At Dyax, keeping up with the constant changes in the medical community had fallen to the sales force. Field representatives managed HCP data in their CRM system, resulting in duplicate accounts, outdated information and extra labor. An in-depth analysis of their data revealed 2,000 duplicate or incomplete healthcare organization (HCO) records, several hundred duplicate HCP records, thousands of missing phone numbers and addresses, and limited use of unique identifiers like NPI numbers. “Many of the profiles lacked even basic enough information to make the profiles valuable,” says Andrew Sheely, director of IT. “Essentially, we lost control of our data.”

The key to making users more productive, according to Sheely, was centralizing data management with a solution that provided the information reps needed at their fingertips. To create the master data foundation required for a successful multichannel strategy, Dyax became an early adopter of Veeva Network, a cloud-based customer master solution. Part of Veeva Commercial Cloud for life sciences, Network combines industry data, services, and a globally accessible customer master application.

Seamless integration and interoperability between Veeva’s commercial solutions in the cloud means Network’s data is available directly in Veeva CRM, where Dyax’s reps need it. Bringing life sciences companies together to contribute updates to customer information that are verified by data stewards and added to the master data repository, the solution generates a “network effect” that allows data to improve over time. As more and more companies join Network, the data grows in both quantity and quality, becoming more valuable to all.

“The network effect is one of the true differentiators between this product and other MDM solutions,” says Sheely. “We liked that, as we make updates to our data, it gets fed into a master system and then gets pushed back out to all customers because we benefit from the same efforts they’re making. Everyone in the long run benefits from that collaboration.”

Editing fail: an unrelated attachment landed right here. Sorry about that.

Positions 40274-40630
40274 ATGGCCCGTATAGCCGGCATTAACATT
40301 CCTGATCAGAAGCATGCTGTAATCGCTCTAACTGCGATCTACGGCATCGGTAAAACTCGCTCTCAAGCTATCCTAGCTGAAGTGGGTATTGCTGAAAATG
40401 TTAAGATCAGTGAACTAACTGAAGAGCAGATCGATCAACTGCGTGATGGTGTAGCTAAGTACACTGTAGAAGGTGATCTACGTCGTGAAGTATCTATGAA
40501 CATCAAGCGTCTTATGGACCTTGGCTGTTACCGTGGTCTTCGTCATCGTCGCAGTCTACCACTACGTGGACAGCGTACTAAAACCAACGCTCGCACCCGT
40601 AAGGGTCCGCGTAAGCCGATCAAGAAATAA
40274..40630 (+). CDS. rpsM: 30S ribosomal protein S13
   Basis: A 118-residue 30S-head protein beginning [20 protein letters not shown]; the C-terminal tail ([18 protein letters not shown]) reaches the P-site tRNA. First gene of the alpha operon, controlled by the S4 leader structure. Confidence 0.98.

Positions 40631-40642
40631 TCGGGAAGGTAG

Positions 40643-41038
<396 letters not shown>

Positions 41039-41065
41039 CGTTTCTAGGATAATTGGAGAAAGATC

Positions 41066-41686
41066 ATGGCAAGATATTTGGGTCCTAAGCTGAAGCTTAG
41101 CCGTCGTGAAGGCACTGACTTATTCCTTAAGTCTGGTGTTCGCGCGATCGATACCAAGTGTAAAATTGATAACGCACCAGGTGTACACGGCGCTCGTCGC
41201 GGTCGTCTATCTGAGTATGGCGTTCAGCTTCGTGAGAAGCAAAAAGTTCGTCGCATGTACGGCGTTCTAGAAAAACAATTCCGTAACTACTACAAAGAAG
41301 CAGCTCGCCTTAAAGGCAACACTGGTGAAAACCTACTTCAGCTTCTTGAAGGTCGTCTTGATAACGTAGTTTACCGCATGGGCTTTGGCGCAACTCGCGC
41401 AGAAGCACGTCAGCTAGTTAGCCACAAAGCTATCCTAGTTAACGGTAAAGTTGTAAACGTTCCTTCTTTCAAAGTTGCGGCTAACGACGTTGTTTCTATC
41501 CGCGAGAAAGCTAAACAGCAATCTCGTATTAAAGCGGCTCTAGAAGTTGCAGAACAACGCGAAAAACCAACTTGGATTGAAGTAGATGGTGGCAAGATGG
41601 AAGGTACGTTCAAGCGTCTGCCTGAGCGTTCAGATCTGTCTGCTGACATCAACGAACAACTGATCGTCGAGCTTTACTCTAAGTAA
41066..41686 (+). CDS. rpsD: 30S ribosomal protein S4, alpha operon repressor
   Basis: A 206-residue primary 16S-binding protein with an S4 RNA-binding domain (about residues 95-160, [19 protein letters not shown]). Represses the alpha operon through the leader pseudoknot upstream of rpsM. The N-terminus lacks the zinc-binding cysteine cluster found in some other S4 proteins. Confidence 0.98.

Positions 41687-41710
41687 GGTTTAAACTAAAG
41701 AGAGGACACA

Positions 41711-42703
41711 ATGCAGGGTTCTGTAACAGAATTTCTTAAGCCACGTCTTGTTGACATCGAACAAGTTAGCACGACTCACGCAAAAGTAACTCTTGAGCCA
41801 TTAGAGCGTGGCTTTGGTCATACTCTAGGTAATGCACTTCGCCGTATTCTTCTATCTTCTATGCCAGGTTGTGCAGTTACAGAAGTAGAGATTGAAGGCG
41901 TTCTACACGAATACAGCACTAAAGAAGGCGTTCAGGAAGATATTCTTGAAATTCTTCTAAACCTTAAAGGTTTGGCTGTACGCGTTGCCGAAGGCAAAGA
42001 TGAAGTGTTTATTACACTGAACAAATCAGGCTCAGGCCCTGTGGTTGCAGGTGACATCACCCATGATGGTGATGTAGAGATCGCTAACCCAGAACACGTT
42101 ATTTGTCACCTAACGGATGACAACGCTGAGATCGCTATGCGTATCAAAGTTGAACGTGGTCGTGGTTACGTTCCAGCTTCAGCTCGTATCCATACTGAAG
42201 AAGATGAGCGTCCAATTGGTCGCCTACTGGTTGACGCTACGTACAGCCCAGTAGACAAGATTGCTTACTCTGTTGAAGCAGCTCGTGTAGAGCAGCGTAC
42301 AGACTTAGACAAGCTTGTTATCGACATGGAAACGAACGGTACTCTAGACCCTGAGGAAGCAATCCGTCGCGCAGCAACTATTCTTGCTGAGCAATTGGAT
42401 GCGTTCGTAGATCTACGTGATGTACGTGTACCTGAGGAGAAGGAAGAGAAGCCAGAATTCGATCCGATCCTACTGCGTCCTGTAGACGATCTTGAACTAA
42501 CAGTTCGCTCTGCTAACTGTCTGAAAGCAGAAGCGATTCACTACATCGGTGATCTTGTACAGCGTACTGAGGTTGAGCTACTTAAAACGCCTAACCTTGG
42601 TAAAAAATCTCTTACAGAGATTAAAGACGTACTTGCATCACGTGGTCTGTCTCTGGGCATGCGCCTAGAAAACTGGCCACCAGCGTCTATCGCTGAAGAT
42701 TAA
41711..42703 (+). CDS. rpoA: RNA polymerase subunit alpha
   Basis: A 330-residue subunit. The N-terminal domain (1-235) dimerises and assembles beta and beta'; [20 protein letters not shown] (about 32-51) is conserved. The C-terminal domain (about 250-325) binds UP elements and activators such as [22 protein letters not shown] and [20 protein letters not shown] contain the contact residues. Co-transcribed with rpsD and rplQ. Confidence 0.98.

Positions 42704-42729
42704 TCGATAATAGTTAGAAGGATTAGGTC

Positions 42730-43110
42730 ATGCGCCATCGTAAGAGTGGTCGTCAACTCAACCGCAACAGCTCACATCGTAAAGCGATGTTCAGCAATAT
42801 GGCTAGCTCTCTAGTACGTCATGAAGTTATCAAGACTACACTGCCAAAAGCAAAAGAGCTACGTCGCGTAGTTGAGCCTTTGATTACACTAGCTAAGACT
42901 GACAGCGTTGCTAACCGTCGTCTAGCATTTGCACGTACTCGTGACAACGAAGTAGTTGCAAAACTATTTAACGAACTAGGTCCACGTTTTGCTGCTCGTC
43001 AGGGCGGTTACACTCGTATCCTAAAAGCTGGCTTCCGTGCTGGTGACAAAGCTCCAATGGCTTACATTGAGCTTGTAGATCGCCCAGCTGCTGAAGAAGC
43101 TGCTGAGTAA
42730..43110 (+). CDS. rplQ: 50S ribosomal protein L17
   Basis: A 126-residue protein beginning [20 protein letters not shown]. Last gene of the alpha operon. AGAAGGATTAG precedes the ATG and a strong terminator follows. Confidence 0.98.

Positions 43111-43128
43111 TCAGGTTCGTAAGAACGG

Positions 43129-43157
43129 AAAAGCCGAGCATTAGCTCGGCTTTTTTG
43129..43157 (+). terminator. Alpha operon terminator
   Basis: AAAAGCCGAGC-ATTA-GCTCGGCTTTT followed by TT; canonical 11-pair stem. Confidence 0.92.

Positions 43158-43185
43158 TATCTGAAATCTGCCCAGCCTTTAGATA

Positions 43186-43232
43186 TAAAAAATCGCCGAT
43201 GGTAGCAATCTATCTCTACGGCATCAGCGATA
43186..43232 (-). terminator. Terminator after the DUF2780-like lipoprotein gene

With access to over 10 million customer profiles that are kept current on an ongoing basis, Dyax is seeing higher user productivity, enhanced customer engagement, and better territory alignment. Network gave the company instant access to over 14,000 HCP/HCO records, 57,000 street addresses, and 6,000 email addresses that they didn’t already have in their database. In the span of just several months, Dyax reps have already submitted 421 data change requests through Veeva Network, resulting in 177 edited accounts and 244 new accounts. Now, rather than spending time manually updating HCP profiles, field representatives are reducing call prep time and improving customer engagement with more up-to-date data. Incomplete or duplicate records have been eliminated, enabling Dyax to leverage full customer profiles that include specialties, primary parent, and degrees.

“With multiple Commercial Cloud applications working together in concert,” Sheely concludes, “now we have that true multichannel capability to reach our physicians.”

Technology advances